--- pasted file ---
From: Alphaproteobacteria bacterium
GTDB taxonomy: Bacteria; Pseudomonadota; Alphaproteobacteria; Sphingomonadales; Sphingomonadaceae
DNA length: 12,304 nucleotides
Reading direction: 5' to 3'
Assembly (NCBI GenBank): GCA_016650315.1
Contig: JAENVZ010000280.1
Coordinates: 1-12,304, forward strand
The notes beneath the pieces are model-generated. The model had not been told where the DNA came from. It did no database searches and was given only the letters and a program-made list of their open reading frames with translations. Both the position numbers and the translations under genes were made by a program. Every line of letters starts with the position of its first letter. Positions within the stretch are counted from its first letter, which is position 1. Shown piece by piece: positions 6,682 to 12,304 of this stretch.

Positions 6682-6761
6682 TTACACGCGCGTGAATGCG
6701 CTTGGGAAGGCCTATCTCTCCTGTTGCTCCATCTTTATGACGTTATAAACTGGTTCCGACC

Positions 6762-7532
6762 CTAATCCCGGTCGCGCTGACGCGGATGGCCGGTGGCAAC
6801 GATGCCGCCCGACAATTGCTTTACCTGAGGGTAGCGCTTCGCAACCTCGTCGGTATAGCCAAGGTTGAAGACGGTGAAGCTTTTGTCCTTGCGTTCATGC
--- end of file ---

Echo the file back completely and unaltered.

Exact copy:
From: Alphaproteobacteria bacterium
GTDB taxonomy: Bacteria; Pseudomonadota; Alphaproteobacteria; Sphingomonadales; Sphingomonadaceae
DNA length: 12,304 nucleotides
Reading direction: 5' to 3'
Assembly (NCBI GenBank): GCA_016650315.1
Contig: JAENVZ010000280.1
Coordinates: 1-12,304, forward strand
The notes beneath the pieces are model-generated. The model had not been told where the DNA came from. It did no database searches and was given only the letters and a program-made list of their open reading frames with translations. Both the position numbers and the translations under genes were made by a program. Every line of letters starts with the position of its first letter. Positions within the stretch are counted from its first letter, which is position 1. Shown piece by piece: positions 6,682 to 12,304 of this stretch.

Positions 6682-6761
6682 TTACACGCGCGTGAATGCG
6701 CTTGGGAAGGCCTATCTCTCCTGTTGCTCCATCTTTATGACGTTATAAACTGGTTCCGACC

Positions 6762-7532
6762 CTAATCCCGGTCGCGCTGACGCGGATGGCCGGTGGCAAC
6801 GATGCCGCCCGACAATTGCTTTACCTGAGGGTAGCGCTTCGCAACCTCGTCGGTATAGCCAAGGTTGAAGACGGTGAAGCTTTTGTCCTTGCGTTCATGC